Promising Cancer Therapy
Uses Nuclear Waste
By John Roach

Armed with a "backpack" of radiation, specially engineered antibodies, shown here as Y-shaped clamps, seek out and destroy malignant cancer cells while sparing surrounding healthy tissue. The vast stockpiles of nuclear waste stored at the Hanford site in eastern Washington may be put to a beneficial use " the treatment of cancer, according to researchers at the Pacific Northwest National Laboratory.
The innovative cancer therapy, currently under development, uses an ultra-pure form of the medical radio isotope yttrium-90 that is extracted from the weapons production byproduct strontium-90 to deliver a lethal dose of radiation to selected cancer cells, said Sue Golladay, project leader at the laboratory.
The radioisotope is attached to a cancer-binding antibody, which, once injected, seeks out cancer cells and kills them. The therapy, unlike chemotherapy, only selects cancer cells, has few side effects and can be administered on an outpatient basis.
The development of the technology is in its "embryonic stages," said Golladay. "We could be on the brink of something very large."
The researchers liken the extraction of the yttrium-90 from strontium to milking a cow. As a cow does not ever really run out of milk, the supply of yttrium-90 is relatively infinite. "We could produce enough radio isotope to treat the world were this proven effective," said Golladay,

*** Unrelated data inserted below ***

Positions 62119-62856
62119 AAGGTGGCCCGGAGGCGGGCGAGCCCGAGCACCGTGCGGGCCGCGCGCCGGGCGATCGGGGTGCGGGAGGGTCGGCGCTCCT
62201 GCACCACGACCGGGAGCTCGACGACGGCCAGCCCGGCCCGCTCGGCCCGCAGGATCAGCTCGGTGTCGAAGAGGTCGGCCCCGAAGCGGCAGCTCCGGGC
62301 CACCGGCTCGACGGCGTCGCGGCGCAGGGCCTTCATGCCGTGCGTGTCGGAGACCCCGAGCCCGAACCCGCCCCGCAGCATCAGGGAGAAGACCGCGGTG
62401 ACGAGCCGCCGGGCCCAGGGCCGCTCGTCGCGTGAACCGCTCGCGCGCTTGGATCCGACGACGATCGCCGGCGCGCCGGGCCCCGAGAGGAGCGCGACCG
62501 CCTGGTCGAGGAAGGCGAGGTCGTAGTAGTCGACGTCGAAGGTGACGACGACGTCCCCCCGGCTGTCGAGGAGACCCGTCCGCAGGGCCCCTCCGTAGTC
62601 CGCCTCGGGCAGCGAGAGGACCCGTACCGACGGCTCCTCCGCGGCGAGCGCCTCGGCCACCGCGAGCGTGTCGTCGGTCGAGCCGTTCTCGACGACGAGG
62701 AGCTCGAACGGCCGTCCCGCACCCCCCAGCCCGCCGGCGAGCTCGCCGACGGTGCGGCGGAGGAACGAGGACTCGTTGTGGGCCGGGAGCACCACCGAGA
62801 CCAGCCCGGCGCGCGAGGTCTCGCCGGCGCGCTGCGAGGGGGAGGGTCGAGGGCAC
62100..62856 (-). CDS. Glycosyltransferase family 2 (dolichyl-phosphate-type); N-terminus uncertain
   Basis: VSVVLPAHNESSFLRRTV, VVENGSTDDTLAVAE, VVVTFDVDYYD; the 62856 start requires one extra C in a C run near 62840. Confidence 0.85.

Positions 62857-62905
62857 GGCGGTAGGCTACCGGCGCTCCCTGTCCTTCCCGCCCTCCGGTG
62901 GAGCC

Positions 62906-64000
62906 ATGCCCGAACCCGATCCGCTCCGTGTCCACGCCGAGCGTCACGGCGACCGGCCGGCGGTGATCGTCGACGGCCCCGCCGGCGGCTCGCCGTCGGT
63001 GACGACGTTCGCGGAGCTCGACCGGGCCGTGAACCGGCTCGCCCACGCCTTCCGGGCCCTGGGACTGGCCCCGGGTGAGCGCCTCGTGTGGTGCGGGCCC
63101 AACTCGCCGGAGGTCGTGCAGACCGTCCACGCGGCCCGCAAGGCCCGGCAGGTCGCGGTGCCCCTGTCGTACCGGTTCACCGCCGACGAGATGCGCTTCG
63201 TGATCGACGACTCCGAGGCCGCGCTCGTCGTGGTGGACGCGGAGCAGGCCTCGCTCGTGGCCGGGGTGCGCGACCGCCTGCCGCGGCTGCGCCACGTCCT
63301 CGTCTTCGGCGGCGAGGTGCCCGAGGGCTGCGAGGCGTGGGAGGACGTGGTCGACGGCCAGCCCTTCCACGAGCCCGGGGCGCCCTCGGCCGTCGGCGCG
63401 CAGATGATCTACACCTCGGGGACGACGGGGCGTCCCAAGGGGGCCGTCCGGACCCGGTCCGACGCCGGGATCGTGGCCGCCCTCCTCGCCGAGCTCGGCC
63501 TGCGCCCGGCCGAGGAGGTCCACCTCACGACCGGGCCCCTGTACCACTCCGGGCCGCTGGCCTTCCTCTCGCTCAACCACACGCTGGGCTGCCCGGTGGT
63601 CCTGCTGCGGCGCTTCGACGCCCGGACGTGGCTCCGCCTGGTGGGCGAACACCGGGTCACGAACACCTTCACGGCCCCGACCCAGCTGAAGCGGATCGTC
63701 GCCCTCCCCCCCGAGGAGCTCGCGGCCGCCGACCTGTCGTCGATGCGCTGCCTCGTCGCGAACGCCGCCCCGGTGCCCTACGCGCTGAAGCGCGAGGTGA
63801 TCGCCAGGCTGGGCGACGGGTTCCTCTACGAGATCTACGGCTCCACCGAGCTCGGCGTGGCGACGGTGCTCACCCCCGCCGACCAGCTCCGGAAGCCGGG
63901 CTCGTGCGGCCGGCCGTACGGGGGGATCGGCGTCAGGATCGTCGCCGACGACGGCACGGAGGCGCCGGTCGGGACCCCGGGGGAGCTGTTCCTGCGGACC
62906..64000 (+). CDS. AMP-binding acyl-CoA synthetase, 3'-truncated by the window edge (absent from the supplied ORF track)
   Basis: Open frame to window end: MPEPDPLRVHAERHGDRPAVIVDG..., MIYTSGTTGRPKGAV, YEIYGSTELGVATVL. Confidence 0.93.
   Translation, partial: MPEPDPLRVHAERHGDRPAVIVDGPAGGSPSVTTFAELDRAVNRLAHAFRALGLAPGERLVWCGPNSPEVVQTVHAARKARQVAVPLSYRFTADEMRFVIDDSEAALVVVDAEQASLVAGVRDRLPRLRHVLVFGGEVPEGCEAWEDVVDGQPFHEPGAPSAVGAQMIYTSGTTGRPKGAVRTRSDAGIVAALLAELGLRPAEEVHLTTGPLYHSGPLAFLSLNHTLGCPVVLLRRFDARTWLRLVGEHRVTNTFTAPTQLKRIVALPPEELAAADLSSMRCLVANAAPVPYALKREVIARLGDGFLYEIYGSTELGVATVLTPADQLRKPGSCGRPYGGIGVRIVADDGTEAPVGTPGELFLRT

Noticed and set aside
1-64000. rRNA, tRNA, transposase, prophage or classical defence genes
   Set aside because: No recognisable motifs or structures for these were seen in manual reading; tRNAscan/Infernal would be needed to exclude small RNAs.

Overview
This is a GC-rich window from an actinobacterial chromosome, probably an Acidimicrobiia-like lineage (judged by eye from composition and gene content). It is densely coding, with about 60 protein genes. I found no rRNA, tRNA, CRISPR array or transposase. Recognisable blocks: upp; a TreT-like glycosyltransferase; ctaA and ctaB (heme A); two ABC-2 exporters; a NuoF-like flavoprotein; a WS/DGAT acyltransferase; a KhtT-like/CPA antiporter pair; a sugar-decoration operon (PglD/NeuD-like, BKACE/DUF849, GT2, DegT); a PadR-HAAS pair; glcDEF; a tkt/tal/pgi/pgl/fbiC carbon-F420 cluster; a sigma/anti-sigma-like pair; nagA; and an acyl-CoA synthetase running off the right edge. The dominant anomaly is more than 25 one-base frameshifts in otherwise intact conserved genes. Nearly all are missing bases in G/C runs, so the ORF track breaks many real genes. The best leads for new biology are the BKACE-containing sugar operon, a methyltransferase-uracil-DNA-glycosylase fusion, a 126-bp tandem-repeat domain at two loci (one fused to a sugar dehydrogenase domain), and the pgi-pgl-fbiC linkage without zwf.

The technology finds a beneficial use for nuclear waste stored at the Hanford site in eastern Washington.
The laboratory has patented the extraction process and licensed it to a private company, New England Nuclear Life Sciences Products Inc. of Boston, Mass.
Although the researchers were unable to give an exact cost for the technology, on the whole they said the treatment is less expensive than chemotherapy. "Relatively speaking, it is inexpensive," said Golladay.
While the extraction of the radioisotope from the nuclear waste has a negligible impact on the radioactivity of the waste as a whole, it does put an unwanted byproduct to use.
"It is taking the waste that is there and using it in a beneficial manner," said Golladay.
In laboratory tests the technology has proven quite effective in the treatment of lymphomas and is being expanded to the treatment of solid tumors, including lung, breast and prostate.
Copyright 1999, Environmental News Network, All Rights Reserved


This Site Served by TheHostPros